The morning started with talks from Dr Sue Pawlby and Professor Louise Howard, both from King’s College London. Dr Sue Pawlby provided an interesting introduction on the transgenerational effects of antenatal depression, childhood maltreatment, and subsequent adult depression. She cited the importance of early intervention in pregnancy to overcome the intergenerational continuity of maltreatment and subsequent mental health. This was followed up by a talk from Professor Louise Howard which outlined the ways in which we can best support women with decision-making during the perinatal period, particularly regarding key decisions and choices surrounding continuing/starting medication/therapy during or immediately after pregnancy. Both talks were incredibly insightful and thought-provoking, and I felt different elements of the information they had outlined could inform the practice of most people in the room.
Following this came two attachment-themed talks, one from Professor Jane Barlow looking at antenatal attachment, where she talked about pregnant women’s representations of themselves and their unborn babies, and how these representations can influence parent-infant interaction in the postnatal period, and another from Professor Pasco Fearon, which examined postnatal attachment and the influence of attachment security on later child development outcomes. Professor Fearon concluded that early attachment and parental sensitivity are important early domains involved in the development of externalising behavioural problems and emotion regulation.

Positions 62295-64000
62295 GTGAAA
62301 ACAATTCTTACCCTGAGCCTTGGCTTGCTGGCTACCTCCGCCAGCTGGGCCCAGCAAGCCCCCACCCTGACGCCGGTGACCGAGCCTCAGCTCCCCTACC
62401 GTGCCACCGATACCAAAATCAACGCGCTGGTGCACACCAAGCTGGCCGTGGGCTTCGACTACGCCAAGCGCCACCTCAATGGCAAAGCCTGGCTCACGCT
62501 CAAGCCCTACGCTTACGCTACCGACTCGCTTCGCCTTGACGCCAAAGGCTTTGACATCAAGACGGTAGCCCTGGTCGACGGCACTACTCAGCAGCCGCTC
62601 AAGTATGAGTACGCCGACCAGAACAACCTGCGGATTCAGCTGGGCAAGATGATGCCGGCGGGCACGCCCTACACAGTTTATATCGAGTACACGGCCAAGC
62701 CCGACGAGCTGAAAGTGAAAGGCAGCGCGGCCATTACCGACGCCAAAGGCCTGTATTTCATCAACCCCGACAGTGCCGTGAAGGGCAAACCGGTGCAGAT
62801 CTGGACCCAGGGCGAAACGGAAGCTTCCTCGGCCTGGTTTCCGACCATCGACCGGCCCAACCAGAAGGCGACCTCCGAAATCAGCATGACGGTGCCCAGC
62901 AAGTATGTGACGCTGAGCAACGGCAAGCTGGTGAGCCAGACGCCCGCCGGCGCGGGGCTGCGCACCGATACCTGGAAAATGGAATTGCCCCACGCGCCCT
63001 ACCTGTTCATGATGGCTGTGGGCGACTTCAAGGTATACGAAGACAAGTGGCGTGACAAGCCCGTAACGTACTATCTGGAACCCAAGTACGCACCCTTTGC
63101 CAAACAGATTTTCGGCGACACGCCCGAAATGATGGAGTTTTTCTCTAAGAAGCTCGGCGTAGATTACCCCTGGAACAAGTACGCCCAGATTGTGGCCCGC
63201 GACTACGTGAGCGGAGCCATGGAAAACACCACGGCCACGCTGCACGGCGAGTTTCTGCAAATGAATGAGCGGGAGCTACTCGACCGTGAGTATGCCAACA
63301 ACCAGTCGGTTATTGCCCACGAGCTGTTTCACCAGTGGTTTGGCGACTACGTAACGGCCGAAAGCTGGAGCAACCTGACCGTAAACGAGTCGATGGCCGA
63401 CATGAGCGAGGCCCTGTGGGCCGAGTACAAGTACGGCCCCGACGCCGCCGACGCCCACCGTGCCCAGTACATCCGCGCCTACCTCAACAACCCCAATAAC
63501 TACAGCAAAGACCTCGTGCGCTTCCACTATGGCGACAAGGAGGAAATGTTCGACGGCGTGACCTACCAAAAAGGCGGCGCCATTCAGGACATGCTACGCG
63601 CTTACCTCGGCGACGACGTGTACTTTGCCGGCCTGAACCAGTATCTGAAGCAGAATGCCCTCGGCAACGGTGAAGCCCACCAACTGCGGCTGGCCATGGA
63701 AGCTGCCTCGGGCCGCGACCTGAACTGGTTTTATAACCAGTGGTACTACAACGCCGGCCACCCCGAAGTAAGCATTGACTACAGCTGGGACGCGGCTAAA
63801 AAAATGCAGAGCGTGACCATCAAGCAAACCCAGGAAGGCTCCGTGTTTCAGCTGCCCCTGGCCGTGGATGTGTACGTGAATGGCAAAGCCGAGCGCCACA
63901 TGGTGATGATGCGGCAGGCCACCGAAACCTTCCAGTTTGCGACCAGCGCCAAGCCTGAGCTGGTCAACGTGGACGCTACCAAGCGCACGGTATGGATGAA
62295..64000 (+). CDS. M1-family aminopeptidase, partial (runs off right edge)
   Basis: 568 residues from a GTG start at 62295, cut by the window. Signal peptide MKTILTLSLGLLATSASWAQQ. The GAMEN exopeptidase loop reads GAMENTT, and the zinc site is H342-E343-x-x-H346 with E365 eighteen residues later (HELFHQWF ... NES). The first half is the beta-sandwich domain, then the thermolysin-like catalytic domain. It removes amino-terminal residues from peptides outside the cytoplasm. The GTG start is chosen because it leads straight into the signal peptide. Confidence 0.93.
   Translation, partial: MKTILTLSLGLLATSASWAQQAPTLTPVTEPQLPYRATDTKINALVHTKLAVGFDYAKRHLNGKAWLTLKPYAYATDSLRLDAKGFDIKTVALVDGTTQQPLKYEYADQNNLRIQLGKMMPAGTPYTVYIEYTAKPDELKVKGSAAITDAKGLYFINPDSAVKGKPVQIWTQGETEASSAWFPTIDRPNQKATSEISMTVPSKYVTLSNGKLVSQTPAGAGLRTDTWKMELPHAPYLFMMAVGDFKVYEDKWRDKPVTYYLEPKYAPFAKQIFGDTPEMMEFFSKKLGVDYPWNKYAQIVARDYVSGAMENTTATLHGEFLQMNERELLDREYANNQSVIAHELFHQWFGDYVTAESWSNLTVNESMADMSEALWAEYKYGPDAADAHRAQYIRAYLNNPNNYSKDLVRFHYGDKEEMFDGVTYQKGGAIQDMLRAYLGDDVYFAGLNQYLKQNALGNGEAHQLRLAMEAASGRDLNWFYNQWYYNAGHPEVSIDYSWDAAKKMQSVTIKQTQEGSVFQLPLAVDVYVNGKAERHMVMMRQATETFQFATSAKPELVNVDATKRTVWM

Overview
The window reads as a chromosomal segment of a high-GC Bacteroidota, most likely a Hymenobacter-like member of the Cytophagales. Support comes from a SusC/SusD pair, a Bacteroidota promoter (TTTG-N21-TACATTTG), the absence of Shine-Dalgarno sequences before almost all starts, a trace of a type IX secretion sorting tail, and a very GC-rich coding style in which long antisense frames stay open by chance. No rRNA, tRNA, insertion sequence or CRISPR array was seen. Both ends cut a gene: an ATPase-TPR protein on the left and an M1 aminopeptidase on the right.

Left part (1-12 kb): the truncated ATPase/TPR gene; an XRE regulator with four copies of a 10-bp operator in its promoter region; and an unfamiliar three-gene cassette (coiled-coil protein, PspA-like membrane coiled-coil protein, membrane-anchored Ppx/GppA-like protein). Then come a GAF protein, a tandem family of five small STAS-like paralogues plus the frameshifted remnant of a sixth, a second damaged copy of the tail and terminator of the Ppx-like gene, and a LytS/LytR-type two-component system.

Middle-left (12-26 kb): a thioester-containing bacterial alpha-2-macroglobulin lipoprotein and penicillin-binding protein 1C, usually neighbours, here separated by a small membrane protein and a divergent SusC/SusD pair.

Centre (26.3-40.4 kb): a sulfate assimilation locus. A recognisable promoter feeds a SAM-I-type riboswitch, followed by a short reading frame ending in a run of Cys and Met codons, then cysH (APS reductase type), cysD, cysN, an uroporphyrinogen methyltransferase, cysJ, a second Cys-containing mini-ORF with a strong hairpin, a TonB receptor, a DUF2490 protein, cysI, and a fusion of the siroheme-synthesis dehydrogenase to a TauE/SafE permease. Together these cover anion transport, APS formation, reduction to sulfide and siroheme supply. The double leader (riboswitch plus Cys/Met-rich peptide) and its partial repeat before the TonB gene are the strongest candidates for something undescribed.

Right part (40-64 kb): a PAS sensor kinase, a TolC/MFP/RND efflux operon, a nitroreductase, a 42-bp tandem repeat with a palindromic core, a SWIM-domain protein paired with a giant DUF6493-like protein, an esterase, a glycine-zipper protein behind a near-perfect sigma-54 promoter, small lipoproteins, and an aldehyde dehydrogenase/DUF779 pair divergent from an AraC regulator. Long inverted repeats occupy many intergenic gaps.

Mr Raja Gangopadhyay, a Consultant Obstetrician and Gynaecologist, then considered the role of obstetricians and midwives in perinatal mental health, a talk which branched into a really interesting discussion between the healthcare professionals in attendance. Helen Hunter, from Best Beginnings, then talked about the ongoing success of the free Baby Buddy app, which aims to guide families through pregnancy and the first six months of their baby’s lives.
The day ended with Dr Alain Gregoire, a Consultant in Perinatal Psychiatry, talking about the need for improvements in perinatal mental health care. The talk was incredibly emotive with Alain outlining the need to recognise that whilst lots of women are needing support during and after pregnancy, it would seem few are accessing services. By the end of his talk, I sensed a shared-responsibility amongst the professionals gathered in the room to work together to ensure that all women are able to access the care and support essential during the perinatal period.